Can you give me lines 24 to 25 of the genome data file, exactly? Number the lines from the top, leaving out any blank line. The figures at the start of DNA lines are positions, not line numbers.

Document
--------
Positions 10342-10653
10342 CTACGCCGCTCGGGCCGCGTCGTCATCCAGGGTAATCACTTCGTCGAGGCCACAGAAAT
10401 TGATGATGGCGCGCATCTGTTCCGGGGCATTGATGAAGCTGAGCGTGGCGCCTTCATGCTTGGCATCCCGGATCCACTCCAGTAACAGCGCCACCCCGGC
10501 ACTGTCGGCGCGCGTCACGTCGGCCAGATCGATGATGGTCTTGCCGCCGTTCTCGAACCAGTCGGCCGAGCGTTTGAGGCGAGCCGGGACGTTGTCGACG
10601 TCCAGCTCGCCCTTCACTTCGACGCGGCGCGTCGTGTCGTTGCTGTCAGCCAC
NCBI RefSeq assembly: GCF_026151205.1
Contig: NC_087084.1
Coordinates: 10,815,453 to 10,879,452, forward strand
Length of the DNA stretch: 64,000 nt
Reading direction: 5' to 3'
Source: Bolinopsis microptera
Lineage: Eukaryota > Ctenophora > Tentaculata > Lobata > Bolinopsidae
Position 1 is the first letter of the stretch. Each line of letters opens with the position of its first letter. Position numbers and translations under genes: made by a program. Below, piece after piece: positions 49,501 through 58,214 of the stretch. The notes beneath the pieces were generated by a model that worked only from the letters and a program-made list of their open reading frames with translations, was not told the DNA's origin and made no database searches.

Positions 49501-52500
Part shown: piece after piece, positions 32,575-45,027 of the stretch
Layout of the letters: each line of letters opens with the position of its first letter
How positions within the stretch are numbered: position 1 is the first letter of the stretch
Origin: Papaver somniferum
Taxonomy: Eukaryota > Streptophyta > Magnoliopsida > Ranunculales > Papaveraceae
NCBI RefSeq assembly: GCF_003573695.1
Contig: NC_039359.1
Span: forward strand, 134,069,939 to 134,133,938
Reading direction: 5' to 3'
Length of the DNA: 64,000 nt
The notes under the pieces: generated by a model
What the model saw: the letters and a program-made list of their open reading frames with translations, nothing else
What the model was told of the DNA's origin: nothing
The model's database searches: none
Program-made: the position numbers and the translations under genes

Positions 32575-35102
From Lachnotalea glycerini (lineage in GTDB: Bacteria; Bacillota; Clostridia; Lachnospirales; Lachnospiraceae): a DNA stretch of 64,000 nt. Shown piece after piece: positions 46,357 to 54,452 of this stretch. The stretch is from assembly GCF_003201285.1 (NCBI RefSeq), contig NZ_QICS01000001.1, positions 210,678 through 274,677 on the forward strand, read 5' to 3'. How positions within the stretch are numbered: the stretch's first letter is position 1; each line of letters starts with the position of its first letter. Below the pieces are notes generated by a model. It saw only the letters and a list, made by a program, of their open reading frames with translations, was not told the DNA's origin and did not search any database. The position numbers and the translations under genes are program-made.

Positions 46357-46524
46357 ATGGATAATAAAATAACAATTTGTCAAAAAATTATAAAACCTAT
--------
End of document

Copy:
Length of the DNA: 64,000 nt
The notes under the pieces: generated by a model